It was a week since I reached Brazil and it had just not sunk in. Many locals told me that the reason I really did not feel ‘like I was in Brazil was because I had landed in Sao Paulo, which was not considered particularly Brazilian. I did wonder why the hell people would say something like that about a city with 15 million people who spoke Portuguese and drank Capirinha. I guess it did not take very long to figure out why. On day 1, a Brazilian friend wanted to take us out to eat authentic Sao Paulo food and guess what she was referring to – Pizza. I’m not joking. I’m definitely not lying to make the blog post look more interesting. I am damn serious. Sao Paulo is known for Pizza. Who would’ve thought. Then and there, I knew that I was in Brazil, but in a city not very Brazilian.
That made me only more eager and anxious to start experiencing anything remotely Brazilian around me. We were lucky to be staying with a Brazilian family instead of a backpacker hostel. Oh.. don’t mistake me.. I love backpacker hostels. I think they give you a wonderful perspective of any city… but, still an outsiders perspective. Staying with locals is something else totally.
The family we stayed with were the Vannuchis – Renata and her daughter Luanda. We had met Maira, Renata’s elder daughter in India and that is how we managed to find this lovely family. Luanda and Maira are both on Couchsurfing, the one travel exchange site I totally vouch for. Renata’s sociology background coupled with Luanda’s interest in Samba, their cook Denise’s Brazilian recipes and their paying guest Cecils American perspective of Brazil was a fantastic starting point for us.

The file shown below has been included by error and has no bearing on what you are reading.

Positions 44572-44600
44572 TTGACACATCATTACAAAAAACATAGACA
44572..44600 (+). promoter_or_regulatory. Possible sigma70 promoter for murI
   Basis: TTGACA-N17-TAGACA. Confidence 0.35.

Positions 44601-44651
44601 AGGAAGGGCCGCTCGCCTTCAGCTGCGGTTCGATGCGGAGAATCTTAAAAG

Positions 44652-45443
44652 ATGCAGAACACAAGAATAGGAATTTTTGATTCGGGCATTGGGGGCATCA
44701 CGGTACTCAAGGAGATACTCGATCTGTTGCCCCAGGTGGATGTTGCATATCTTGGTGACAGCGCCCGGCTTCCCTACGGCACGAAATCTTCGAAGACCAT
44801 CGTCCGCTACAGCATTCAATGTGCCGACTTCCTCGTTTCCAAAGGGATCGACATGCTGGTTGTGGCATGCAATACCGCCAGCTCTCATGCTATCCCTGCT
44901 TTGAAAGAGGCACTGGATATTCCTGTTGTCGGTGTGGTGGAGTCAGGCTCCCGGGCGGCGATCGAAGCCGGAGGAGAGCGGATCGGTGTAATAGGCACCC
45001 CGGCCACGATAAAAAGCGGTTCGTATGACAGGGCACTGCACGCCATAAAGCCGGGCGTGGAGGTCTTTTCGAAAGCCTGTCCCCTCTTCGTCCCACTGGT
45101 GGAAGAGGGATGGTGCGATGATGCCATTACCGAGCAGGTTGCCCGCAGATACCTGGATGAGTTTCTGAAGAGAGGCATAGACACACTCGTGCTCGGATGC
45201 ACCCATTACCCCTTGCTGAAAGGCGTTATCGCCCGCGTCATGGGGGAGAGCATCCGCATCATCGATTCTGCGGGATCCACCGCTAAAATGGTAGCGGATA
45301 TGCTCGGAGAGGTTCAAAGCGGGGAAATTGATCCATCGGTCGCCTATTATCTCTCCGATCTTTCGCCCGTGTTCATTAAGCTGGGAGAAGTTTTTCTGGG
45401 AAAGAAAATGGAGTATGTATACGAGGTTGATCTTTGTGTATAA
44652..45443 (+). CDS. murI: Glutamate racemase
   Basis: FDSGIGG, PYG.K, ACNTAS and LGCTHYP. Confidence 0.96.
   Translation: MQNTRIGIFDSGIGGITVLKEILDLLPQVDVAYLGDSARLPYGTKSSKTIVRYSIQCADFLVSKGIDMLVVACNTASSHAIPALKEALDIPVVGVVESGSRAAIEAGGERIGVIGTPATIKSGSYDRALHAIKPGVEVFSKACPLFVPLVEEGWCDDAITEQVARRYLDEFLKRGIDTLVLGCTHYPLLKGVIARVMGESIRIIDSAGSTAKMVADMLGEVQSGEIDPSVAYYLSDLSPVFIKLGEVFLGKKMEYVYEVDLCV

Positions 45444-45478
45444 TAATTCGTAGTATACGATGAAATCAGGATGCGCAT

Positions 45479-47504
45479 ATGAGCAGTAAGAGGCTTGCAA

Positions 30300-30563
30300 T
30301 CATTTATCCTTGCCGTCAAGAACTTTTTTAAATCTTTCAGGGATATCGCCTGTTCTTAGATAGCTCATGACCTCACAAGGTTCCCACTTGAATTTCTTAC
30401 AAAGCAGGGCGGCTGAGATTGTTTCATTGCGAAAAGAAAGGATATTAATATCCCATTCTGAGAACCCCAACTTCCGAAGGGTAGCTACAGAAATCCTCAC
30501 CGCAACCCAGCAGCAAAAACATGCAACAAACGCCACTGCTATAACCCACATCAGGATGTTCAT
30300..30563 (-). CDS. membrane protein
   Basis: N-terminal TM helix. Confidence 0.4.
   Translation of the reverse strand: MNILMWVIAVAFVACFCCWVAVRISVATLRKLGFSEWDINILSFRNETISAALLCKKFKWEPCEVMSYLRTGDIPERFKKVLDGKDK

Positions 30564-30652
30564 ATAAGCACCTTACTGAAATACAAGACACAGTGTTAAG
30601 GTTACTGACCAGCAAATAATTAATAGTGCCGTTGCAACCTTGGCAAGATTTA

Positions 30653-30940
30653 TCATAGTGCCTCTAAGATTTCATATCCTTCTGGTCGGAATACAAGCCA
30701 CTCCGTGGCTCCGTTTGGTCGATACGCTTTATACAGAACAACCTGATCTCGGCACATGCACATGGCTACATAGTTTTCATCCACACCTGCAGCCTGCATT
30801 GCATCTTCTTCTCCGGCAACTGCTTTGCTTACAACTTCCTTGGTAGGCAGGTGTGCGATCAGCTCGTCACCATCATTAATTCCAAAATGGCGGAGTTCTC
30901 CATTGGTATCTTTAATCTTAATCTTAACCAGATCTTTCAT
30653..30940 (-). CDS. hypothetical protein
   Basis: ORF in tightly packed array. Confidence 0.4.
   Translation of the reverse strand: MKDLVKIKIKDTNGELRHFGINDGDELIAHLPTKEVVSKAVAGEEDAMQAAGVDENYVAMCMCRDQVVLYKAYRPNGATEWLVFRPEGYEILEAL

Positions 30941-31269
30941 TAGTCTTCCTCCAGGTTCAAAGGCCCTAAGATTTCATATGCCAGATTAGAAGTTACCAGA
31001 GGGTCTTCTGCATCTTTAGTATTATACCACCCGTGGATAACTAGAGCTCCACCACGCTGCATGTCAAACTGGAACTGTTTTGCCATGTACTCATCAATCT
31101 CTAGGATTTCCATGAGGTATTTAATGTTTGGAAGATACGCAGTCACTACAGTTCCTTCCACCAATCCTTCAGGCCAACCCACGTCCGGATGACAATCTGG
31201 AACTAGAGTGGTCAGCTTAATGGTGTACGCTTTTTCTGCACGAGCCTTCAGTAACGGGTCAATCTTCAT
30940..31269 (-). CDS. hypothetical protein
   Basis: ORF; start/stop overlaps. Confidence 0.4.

When we landed in Sao Paulo, we spent nearly 2 hours in the airport trying to exchange our money, get a map and buy a coffee. Normally, that would have taken us 15 minutes. I am still trying to figure out why it took us that long… Lost in translation to an extent. After experiencing a ‘shortage of payphones in JFK’, we were pleasantly surprised to see tons of payphones in the Sao Paulo airport. After a bus ride down a highway called the Ayrton Senna highway (which actually looked like the Ghatkopar Thane belt on Eastern express highway), we reached a metro station called Tatuape, from where we took a metro to Clinicas. Clinicas is one of the largest public hospitals in Sao Paulo and is pretty close to where our friend Luanda lived. Luanda asked us to wait in the street corner of Dr. Arnaldo and Theodoro Sampaio, next to some pretty flowers. After looking out desperately, we found a couple of bushes and wilting red flowers and thought that was the meeting point. Only after a whole 10 minutes of looking really lost, we noticed an entire lane of flower sellers across the street. How could we have missed that….. Phew! We ran across the street with our heavy backpacks and perched ourself right next to the first flower vendor. Just in time for Lu and her mom to drive and pick us up.
Reaching home, I was really happy to drink my first cup of home brewed Brazilian coffee. I learnt in 2 minutes how to operate that machine. That was a very important part of the trip for me. (My only interaction in a Brazilian kitchen)